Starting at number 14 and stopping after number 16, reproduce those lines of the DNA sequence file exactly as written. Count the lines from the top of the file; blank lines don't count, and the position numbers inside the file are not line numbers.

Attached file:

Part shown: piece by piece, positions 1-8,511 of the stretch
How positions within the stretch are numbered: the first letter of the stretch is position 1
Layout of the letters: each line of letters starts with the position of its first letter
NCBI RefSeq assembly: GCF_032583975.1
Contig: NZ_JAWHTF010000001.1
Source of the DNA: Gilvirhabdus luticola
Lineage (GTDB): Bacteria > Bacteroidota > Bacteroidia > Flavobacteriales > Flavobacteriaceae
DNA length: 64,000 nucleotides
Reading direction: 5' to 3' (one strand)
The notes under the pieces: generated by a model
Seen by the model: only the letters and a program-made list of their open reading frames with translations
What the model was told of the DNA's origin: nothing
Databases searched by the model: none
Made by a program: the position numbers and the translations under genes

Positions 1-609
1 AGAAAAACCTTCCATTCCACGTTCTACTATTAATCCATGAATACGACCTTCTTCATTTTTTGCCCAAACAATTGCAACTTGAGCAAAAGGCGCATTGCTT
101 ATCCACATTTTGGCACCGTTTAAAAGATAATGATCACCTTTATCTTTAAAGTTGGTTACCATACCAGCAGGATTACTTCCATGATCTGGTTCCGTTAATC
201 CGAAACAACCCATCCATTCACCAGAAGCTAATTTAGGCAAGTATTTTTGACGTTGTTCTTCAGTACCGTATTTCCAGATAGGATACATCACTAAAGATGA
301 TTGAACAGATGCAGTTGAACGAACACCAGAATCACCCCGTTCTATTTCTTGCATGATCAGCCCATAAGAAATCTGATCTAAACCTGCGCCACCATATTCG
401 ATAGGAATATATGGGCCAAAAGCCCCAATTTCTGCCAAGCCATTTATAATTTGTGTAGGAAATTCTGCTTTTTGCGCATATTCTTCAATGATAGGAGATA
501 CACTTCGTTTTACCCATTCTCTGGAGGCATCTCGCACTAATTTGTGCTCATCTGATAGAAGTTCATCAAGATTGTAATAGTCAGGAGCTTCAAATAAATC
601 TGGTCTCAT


Made by a program: the position numbers and the translations under genes

Positions 1-609
1 AGAAAAACCTTCCATTCCACGTTCTACTATTAATCCATGAATACGACCTTCTTCATTTTTTGCCCAAACAATTGCAACTTGAGCAAAAGGCGCATTGCTT